Icahn on their minds

A deal that just a couple of days ago was thought to have at least a 50-50 chance of being pulled off between Irish drugmaker Elan and Bristol-Myers Squibb turned out to be dead on the table after our drugs reporter Rans Pierson reported that talks between the two last month never got as far as price.

Elan markets multiple sclerosis drug Tysabri with Biogen Idec, which is holding a shareholder meeting today. While the soured prospects for that deal may be on investors’ minds, the issue will only come up briefly if at all, as the company has a much bigger ownership issue to deal with in the form of activist investor of Carl Icahn.

In his second proxy fight for board representation at Biogen, Icahn wants Biogen’s board to consider splitting the biotechnology company into one firm focused on neurology and another focused on cancer. Icahn also wants Biogen to examine its cost structure and improve its relationships with its partners.

Last year, Icahn lost a proxy fight against Biogen. He had accused the Cambridge, Massachusetts-based biotech of sabotaging its own announced attempt to find a buyer.

Elan’s strategic alternatives

HEALTH-SUMMIT/The best seat in the house for a healthcare dealmaker has to be across the table from Elan CEO Kelly Martin. With his stock price in a coma and his two most promising drugs locked up in joint ventures, it’s hard to see what kind of bargaining power the long-time Wall Street veteran can muster to sell the Irish drug maker at a price shareholders will be happy with. Investors seem to think a deal is possible, or at least that the prospect for a deal is better than the company turning the corner on its own. They bid up the stock 16 percent on news that Elan had hired Citigroup to strategically review the company. The stock has lost nearly 70 percent since mid-July. Though the company says a sale is not its preferred strategy, this is what M&A folk tend to mean when they say strategic review.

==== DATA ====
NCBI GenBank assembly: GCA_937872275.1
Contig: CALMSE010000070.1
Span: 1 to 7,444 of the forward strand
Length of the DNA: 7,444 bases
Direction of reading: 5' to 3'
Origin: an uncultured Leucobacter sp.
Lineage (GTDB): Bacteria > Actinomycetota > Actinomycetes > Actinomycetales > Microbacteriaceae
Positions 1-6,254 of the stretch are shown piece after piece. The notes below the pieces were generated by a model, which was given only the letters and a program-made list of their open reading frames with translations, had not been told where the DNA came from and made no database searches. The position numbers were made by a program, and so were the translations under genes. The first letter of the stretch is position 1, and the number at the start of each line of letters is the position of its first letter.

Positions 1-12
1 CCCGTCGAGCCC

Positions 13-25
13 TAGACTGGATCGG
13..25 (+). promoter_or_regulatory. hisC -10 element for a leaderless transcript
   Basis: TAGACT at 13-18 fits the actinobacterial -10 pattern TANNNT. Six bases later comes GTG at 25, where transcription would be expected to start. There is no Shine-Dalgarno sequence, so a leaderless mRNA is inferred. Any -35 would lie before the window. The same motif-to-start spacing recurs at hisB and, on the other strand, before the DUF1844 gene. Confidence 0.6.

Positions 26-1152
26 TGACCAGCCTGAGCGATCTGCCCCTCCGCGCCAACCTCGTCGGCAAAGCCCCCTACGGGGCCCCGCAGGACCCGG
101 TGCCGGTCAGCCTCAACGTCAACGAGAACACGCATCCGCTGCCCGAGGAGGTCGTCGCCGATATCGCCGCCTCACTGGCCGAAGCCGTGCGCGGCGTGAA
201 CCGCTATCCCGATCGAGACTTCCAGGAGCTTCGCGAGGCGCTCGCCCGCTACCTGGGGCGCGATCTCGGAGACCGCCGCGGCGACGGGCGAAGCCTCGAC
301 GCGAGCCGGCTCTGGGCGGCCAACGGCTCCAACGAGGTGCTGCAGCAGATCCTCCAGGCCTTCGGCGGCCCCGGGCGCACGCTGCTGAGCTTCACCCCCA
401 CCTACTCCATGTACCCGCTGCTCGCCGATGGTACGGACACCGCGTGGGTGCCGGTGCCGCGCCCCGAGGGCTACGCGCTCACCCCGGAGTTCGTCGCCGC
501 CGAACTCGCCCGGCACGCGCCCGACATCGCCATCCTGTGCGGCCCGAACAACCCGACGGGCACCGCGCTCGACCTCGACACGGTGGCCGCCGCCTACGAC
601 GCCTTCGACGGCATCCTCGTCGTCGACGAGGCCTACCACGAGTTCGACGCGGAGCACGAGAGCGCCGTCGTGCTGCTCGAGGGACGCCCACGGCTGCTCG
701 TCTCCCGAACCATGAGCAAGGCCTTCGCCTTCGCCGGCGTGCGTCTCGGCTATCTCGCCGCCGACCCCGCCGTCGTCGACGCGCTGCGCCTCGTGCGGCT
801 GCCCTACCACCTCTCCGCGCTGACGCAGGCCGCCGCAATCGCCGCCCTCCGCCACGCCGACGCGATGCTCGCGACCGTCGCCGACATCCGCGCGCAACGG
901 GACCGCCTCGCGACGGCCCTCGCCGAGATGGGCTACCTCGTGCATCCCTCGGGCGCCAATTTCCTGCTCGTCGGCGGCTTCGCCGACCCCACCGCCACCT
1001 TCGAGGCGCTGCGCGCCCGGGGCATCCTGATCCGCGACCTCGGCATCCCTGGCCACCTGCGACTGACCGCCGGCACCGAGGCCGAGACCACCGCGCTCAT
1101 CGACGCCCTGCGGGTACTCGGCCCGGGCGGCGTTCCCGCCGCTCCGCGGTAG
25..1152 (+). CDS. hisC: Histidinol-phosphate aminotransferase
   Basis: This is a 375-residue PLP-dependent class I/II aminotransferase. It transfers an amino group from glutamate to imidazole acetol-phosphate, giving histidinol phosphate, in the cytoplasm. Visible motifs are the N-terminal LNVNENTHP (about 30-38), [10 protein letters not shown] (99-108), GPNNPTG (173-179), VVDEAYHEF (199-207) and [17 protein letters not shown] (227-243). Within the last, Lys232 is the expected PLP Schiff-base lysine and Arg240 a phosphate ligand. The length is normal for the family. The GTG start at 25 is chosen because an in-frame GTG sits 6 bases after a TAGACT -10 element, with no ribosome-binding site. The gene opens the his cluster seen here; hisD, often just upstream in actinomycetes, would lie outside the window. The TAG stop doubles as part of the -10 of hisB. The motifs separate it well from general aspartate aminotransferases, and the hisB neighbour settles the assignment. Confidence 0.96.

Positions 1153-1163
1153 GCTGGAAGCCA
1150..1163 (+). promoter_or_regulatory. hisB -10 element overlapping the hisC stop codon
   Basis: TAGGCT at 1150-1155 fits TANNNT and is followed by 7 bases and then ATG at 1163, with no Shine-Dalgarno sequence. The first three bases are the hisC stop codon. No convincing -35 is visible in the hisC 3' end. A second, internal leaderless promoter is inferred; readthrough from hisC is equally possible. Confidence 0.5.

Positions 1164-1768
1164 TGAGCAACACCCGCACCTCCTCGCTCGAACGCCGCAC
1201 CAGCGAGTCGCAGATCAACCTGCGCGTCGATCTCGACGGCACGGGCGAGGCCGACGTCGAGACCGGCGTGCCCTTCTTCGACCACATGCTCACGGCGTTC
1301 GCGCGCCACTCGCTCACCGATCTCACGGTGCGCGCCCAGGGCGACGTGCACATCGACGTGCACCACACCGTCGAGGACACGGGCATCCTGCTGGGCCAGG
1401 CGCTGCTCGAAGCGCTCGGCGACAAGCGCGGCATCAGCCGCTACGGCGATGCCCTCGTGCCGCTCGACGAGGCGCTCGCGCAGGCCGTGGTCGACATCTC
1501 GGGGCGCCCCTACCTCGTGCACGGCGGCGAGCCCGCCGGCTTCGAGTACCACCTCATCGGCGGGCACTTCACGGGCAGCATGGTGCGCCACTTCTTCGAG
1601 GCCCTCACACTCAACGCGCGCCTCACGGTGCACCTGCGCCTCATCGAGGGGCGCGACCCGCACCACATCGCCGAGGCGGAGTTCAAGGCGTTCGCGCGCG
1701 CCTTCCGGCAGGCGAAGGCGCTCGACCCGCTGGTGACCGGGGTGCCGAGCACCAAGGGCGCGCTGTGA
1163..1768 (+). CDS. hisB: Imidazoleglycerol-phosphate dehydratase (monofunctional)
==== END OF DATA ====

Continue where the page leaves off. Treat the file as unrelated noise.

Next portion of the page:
Generally, investors have had little reason to feel confident about Elan. It is not currently making any money, a common condition for biotechs, and has $1.7 billion in debt coming due within the next five years. Though there is M&A activity in the sector, Elan is looking particularly anemic. Last month, it said it would cut 114 jobs and close its Tokyo and New York offices. With a market cap around 3.2 billion euros ($4.3 billion) it’s hardly too big for a Pfizer, Merck or Wyeth to swallow. There were rumors that Pfizer was sniffing around last week, but Elan has distanced itself from the talk.

Big pharma’s strategy of using marketing joint ventures to allow them to win big returns on successful drugs without taking on the bigger risks associated with Biotech failures has proven to be more valuable than buying biotechs outright. And many of the biotech sector’s big prospects are spoken for by way of joint venture. With the economic crisis having forced private equity to the sidelines, M&A is now a strategic buyers’ market. Elan is probably counting on a current flash of merger activity to cloud any negatives for potential buyers.

M&A highlights sparse amid summer doldrums

beach1.jpgAugust is traditionally a quiet month for M&A, as bankers head out to the Hamptons or further afield. This year could prove especially quiet as people make the most of the slow dealflow — particularly on the private equity side — to take longer than usual breaks.

But even as Wall Street slows down for the summer, a few auctions are showing signs of life. The effort to sell Irish drugmaker Elan’s drug delivery unit is one sale that is hotter than most, according to bankers. First round bids went in last week and a number of U.S. private equity names are said to be keen on the asset, which could fetch $1.3 billion to $1.4 billion.

Also still in play through the dog days of summer are Reed Elsevier’s Reed Business Information unit, with first round bids due this week expected to range from $2 billion to $2.5 billion, and Rio Tinto’s U.S. coal assets.